Nautical top with buttoned vestee
Mid-fifities fashion in fresh blue and white summer colours. The stripes and buttoning give the design a slightly off-kilter nautical look. My version used a stronger blue than the original.
If you are tantalised by the ghostly image of the other sweater in the background then look at these instructions - it is not actually that very knitted top (the one in the background of the photo above has beads - you'll have to trust me on that), but it is very similar, and also dates from the summer of 1956.
My own version is now complete so the pattern is "checked out", and I hope to add a photo soon.
Knitted in 2 pieces with a V-neck, and detachable vestee.
With No 12 (2¾mm) needles cast on cast on 138sts and work as follows:
1st row (right side facing): k2;
(p2, k4) 22 times; p2, k2.
Start centre shaping:
Continue thus, keeping continuity of rib and increasing 1 stitch at each
side of centre 2 purl sts on next and every following 4th row until there
are 180 sts, remembering that when increasing for purl sts to purl
into back of loop and when increasing for knit sts to knit into
back of loop,that is: the next 2 sets of increasings will be purl and
the following 4 sets of increasings knit.
With right side facing, change to garter stitch, (that is, every row
Then, continuing in garter stitch, shape shoulders by casting off 4 sts
at beginning of next 10 rows, then 12 sts at beginning of following 4
Work exactly as for back until there are 172 sts.
Work 3 rows straight, then start to introduce the garter stitch at the centre as follows:
1st row (right side facing): Rib
82, k3, m1k, k2, m1k, k3, rib 82.
Divide for neck:
Next row: K9, rib 80.
Repeat the last 2 rows once more.
Put a coloured marker at the end of the row to mark the start of the armhole.
Continue in rib and garter stitch, shaping the armhole edge only by k2tog at the beginning of the next and every following 4th row, and at the same time make a buttonhole in the garter stitch border on the 2nd and every following 12th row until 5 in all are done, excluding first buttonhole at the centre front.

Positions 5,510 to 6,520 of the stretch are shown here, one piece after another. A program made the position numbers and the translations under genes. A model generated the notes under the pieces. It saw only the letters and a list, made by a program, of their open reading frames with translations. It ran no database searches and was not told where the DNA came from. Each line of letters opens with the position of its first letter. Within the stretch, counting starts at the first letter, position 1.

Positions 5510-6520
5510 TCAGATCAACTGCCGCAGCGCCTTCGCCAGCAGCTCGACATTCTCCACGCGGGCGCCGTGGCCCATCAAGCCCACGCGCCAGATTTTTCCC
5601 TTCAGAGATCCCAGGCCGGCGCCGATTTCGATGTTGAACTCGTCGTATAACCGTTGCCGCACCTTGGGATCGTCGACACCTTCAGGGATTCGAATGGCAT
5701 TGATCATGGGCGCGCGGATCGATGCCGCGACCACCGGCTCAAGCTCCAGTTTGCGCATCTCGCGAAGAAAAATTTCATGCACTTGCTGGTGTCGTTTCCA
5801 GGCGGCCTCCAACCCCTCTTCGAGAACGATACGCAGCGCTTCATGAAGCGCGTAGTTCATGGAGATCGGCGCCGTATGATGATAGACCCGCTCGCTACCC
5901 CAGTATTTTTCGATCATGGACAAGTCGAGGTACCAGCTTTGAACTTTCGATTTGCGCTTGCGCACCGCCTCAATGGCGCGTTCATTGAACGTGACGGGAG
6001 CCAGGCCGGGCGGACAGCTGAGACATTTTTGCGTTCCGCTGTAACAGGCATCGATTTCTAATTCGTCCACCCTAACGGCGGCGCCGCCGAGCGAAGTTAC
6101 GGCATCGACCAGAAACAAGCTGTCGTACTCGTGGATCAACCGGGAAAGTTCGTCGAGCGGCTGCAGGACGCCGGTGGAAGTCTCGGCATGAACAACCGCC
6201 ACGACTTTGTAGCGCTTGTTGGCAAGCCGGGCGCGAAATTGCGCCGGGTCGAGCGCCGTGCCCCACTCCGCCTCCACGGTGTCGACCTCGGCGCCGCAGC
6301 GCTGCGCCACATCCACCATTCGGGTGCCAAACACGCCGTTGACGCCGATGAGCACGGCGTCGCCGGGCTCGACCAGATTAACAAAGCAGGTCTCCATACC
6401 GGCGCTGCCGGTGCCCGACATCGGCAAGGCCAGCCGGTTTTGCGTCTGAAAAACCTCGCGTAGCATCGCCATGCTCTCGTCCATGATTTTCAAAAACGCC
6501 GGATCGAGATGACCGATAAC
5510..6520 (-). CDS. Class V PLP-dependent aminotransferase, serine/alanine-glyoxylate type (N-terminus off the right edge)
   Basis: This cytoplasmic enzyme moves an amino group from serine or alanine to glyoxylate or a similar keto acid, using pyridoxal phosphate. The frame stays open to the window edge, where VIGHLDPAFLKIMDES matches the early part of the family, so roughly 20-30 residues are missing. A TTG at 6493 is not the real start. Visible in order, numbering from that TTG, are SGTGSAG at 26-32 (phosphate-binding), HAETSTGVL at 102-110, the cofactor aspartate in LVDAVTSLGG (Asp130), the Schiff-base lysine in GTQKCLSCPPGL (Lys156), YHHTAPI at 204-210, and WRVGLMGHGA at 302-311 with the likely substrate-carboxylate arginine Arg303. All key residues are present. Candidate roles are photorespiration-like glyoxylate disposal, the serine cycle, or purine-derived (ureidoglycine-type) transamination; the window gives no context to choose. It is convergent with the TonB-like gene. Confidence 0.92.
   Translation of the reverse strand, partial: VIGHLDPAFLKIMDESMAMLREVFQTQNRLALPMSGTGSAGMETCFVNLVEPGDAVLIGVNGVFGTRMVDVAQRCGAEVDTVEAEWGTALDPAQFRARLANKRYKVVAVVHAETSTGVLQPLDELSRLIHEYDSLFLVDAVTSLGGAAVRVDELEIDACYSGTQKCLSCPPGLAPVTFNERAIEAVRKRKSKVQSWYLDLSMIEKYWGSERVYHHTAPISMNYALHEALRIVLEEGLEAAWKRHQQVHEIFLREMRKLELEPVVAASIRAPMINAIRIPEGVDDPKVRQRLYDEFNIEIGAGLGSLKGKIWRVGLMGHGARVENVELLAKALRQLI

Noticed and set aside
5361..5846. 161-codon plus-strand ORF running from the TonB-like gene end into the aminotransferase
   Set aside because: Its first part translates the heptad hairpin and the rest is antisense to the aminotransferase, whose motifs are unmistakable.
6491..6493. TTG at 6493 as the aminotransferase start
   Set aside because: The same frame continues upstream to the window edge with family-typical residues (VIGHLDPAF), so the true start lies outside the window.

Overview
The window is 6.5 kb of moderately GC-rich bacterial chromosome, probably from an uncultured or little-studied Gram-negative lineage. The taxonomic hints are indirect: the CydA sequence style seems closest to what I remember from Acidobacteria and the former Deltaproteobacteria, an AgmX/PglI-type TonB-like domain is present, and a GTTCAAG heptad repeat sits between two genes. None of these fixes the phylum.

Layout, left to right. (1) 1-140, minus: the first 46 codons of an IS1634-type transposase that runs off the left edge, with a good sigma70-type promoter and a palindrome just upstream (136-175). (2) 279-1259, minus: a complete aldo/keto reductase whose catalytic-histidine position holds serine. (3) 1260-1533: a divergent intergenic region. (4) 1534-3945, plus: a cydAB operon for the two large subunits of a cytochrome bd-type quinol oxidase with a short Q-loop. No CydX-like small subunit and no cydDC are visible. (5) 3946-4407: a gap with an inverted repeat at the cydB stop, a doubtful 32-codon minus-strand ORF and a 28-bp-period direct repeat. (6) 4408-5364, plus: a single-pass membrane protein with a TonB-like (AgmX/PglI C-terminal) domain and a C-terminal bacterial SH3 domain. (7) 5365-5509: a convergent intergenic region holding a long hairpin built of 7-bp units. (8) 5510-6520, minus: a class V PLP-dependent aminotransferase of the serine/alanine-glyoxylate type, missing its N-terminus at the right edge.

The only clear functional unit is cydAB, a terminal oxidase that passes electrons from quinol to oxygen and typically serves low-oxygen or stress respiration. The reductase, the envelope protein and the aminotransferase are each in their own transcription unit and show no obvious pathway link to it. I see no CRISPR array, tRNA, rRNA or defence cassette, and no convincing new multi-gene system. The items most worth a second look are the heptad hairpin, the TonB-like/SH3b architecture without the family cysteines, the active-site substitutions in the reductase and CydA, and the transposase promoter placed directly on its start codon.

To make a buttonhole:- With wrong side facing, k2, k2tog, wind wool twice round needle, k2tog, k3, rib to end. On the next row: knit and purl into the two twists as before.
When the 5 buttonholes are done, continue in rib and garter stitch, still continue to decrease at the armhole edge on every 4th row until 15 sts have been decreased at this edge, and 75sts remain.
Work 3 rows straight.
Change to garter stitch over all sts,
With right side facing, continue in garter stitch and shape the shoulder by casting off 4sts at the beginning of next and following 4 alternate rows, then 14sts at the beginning of following 3 alternate rows.
Cast off remaining 13 stitches.
With side facing, rejoin wool to remaining sts, and work, to correspond with first shoulder, reversing the shaping.
With white wool and No 11 needles, cast on 10 sts and knit 4 rows.
5th row: Knit, increasing 1 stitch
at each end.
Work 3 rows straight in stocking stitch, keeping the 4sts at each end in garter-stitch throughout.
Repeat last 4 rows once more. Join in blue.
Next row (in blue, right side facing): K3, increase in next stitch, knit to last 4sts, increase in next stitch, k3.
Work 3 rows straight in blue with border as before.
Next row (in white): K4, p34, k4.
This completes the 5th white stripe.
Break white, join in blue and knit 5 rows.
To Make Up
Press work very lightly taking care not to spoil rib.
Sleeve Edgings: With right side facing, No 11 needles and contrast